Many House Republicans had hoped to avoid discussing immigration altogether during the August recess, preferring to focus instead on the budget and President Obama’s health-care initiative, areas where they think they may have the upper hand politically.
The Bakersfield event is one of more than 350 this month organized under the Alliance for Citizenship, which includes labor, immigration, community and faith-based groups. The alliance is working in about 50 House districts. Next week, in addition to a flurry of town hall meetings, it is planning a sit-in at GOP Rep. Robert Pittenger’s office in North Carolina and a prayer vigil in Republican Rep. Charlie Dent’s district in Allentown, Pa.
Overall, pro-reform groups say they are trying to reach about 130 Republicans, with different organizations focusing where they think they can be most effective. Some events are friendly, others are more confrontational. Participants say the groups share a lot of information, including through frequent conference calls, but do not coordinate the activities.
The Partnership for a New American Economy, a group of mayors and business executives whose leaders include New York City Mayor Michael R. Bloomberg (I) and media tycoon Rupert Murdoch, is concentrating on first- and second-term House members, as well as on lawmakers who have spoken out on immigration issues, according to Jeremy Robbins, director of the group.
The U.S. Chamber of Commerce has about 60 events scheduled at which immigration will be discussed, including meetings with legislators and their staff members.
Several people involved in the effort said they had learned from 2007, the last time Congress debated sweeping immigration change. “The proponents were too expectant that the inner process of Washington would carry the day,” said a person who works at a Washington advocacy group that supports comprehensive legislation. “Then you saw rallies and phone calls that the opponents launched, and all of the sudden, all the news coverage ended up being about everybody saying ‘Hell no’ to immigration reform.”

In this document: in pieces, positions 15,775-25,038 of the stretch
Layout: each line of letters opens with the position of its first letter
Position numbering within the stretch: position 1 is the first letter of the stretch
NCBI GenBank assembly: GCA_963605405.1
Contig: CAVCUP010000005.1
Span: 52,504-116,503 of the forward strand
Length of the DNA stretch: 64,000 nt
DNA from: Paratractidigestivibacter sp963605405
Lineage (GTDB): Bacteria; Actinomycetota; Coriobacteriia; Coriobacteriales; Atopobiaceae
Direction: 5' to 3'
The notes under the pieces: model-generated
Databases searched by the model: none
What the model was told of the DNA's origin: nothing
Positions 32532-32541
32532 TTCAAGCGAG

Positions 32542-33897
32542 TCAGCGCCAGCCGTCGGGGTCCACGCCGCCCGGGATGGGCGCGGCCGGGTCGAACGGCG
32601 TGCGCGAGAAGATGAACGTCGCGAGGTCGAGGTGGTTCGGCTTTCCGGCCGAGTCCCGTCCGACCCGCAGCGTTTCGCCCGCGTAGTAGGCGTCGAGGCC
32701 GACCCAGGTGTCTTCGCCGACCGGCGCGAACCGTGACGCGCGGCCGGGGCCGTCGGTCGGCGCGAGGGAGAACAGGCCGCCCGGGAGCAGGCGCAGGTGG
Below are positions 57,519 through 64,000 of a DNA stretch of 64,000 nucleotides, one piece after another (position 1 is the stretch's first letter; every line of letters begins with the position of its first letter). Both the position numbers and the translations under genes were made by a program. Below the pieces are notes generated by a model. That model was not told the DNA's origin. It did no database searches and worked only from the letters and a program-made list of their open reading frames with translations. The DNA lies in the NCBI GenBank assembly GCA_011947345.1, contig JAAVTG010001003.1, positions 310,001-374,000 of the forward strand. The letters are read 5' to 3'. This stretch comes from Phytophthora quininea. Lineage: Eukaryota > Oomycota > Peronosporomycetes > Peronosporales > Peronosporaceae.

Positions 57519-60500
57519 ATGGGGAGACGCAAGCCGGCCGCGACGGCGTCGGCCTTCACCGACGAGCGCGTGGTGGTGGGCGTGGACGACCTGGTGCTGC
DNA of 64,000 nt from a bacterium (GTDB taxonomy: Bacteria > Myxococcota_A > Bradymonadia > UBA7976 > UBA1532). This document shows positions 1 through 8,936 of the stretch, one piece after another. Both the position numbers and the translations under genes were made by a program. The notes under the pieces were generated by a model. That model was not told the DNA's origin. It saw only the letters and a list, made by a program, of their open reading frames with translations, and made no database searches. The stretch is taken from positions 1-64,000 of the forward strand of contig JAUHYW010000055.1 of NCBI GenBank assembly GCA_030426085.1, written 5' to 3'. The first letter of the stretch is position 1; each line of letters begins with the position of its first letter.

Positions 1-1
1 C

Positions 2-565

A powerful new player in the debate is FWD.us, a well-funded group of tech executives brought together by Mark Zuckerberg, Facebook’s co-founder and chief executive, to push for immigration reform. The group is airing an ad, seen frequently on cable news programs, that features a young undocumented immigrant who wants to become a Marine.
Through a subsidiary, Americans for a Conservative Direction, that is used to lend support to Republicans, the group last week started running a television ad in Rep. Paul Ryan’s district, praising the Milwaukee Republican for “working for a smart, conservative solution to a tough problem.” Ryan has been pushing for a comprehensive approach in the House that would include a path to citizenship for the estimated 11 million immigrants who are in the country illegally.
The Federation for American Immigration Reform, which opposes a path to citizenship, launched a television ad last week criticizing Ryan. “Amnesty for illegal aliens is not immigration reform, and it’s not good for Wisconsin workers and taxpayers,” the ad says.
Dane, the group’s communications director, acknowledged that his side’s efforts are being dwarfed by those of supporters of a sweeping change. “Are we having million man marches? No, but we are going after specific GOP leadership and letting them know the Senate bill is dead and needs to stay dead.”